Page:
Soto, H., Trucco, D., & Ullmann, H. (2015). Towards the Social Inclusion of Youth: Tools for analysis and policy design. Santiago, Chile: United Nations/ Economic Commission for Latin America and the Caribbean.
Our team is growing!
Please visit the “Meet our Researchers” page to get to know a few new faces.
50/50 Youth Members now meet in two Working Groups to discuss research, policies and programmes which contribute to positive youth development. Some members may participate in both groups.
The Research Working Group of experienced academic researchers will be focusing its energies on helping to build up the evidence base for youth development. We look forward to publishing more and sharing new research resources with youth development stakeholders.
The Policy and Advice Working Group of youth development practitioners also contribute to the cluster’s research agenda but will also offer their expertise through policy advice and capacity-building initiatives for regional youth organisations.
Looking forward to engaging you.
This year, SALISES’ annual Caribbean Child Research Conference (CCRC) will move outside the Jamaican capital of Kingston to central Jamaica. The 2016 event will be held in cool Mandeville, Jamaica under the theme, “Promoting the Rights of Children in extremely difficult circumstances”, from November 2-4, 2016
Deadline for Adult Researchers : July 15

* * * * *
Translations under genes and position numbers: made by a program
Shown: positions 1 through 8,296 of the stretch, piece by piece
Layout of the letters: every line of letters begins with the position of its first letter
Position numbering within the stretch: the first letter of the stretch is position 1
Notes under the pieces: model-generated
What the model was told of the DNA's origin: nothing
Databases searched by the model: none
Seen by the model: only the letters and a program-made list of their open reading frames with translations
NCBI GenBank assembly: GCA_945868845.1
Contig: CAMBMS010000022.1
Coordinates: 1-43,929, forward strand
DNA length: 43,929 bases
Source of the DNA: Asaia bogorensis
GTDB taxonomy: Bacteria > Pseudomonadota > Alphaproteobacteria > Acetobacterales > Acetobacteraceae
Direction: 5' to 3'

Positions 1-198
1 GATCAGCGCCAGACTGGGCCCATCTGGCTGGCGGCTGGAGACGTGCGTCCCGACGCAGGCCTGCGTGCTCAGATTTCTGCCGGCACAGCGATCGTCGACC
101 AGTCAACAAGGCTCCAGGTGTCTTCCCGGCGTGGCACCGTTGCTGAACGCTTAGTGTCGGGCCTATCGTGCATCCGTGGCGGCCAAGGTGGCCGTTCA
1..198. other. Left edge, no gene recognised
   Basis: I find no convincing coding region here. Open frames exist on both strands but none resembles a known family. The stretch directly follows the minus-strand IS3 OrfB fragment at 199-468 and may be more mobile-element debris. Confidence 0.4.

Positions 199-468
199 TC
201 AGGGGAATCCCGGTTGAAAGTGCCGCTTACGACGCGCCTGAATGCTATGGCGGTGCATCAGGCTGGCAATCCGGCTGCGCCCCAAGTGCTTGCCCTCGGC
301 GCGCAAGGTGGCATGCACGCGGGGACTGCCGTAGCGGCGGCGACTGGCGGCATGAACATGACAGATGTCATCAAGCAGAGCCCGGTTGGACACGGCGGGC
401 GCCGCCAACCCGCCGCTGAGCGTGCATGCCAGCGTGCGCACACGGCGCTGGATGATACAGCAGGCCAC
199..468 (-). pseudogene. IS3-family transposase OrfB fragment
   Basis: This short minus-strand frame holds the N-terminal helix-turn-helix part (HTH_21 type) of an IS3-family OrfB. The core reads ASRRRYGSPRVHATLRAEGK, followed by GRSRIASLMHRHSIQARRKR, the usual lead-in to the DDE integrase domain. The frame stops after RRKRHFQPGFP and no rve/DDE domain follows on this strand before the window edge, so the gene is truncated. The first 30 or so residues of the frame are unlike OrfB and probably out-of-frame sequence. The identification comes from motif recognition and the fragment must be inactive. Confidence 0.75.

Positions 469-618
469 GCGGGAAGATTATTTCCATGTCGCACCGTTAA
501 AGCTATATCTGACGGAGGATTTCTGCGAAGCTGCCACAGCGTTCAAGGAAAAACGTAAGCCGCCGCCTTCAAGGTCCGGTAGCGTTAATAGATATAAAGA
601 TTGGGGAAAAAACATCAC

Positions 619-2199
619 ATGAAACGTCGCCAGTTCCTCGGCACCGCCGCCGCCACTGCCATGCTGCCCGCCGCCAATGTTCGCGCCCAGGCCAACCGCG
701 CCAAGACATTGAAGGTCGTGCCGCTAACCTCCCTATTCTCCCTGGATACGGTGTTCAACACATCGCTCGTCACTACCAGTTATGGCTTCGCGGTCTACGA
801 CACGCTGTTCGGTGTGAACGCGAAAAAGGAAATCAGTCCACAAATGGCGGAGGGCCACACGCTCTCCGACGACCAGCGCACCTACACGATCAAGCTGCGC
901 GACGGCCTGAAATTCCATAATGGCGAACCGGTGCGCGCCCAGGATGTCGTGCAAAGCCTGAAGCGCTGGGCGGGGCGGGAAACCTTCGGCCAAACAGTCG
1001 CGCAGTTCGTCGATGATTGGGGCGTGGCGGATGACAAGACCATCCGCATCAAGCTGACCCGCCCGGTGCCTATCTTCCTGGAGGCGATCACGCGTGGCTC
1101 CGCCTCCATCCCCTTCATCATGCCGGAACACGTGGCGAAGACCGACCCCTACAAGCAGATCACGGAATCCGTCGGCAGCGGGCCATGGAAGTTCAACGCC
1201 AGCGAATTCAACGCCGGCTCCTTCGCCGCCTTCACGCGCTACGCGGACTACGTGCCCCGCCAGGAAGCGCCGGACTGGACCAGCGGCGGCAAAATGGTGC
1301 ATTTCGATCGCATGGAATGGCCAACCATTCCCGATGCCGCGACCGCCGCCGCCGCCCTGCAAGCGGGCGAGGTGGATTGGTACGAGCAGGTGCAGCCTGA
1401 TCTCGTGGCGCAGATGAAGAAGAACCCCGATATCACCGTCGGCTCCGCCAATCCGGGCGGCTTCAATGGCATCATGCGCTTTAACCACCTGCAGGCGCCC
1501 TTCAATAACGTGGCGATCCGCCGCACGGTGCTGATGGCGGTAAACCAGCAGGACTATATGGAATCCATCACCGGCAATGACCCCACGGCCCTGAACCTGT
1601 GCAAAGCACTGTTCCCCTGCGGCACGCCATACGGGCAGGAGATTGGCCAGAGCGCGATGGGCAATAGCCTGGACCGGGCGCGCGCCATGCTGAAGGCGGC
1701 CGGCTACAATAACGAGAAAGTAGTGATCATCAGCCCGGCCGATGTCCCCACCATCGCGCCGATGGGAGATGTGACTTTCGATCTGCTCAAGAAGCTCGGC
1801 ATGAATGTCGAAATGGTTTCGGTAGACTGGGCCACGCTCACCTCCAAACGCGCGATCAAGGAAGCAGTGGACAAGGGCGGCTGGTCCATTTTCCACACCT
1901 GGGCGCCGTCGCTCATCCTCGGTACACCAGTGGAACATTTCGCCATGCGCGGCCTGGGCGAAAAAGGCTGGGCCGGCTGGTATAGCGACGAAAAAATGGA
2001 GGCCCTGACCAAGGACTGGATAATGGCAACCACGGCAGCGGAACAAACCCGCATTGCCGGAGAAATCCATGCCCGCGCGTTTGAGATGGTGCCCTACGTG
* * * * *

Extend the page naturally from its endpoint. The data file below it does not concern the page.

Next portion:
Deadline for Child Researchers: September 30
The annual CCRC is a regional interdisciplinary conference covering a range of child related themes. The conference aims to share research on children, strengthen the network of researchers on children’s issues, and encourage research in areas that are often “under-researched”.
The Caribbean Youth Development Conference (CYDC), having been convened in Kingston, Jamaica by the 50/50 Youth Cluster of the Sir Arthur Lewis Institute of Social and Economic Studies (SALISES) at the University of the West Indies (UWI), in partnership with the Caribbean Regional Youth Council (CRYC), and with the support of national, regional and international development agencies, has reached agreement among its delegates, representing youth development stakeholders across the Caribbean, on directions for youth inclusion in sustainable development in the Caribbean, Post 2015.
The CYDC has now affirmed the commitment of stakeholders to, individually and collectively, advance an evidence-based, youth participatory, transparent, professionalized, sectorally-integrated, regionally-inclusive and collaborative framework for Caribbean youth development.
The Agenda for Action document outlines the recommendations of the Conference in three areas: Youth Development Research; Public Sector Youth Policy; and Projects and Programmes in Support of Youth Development.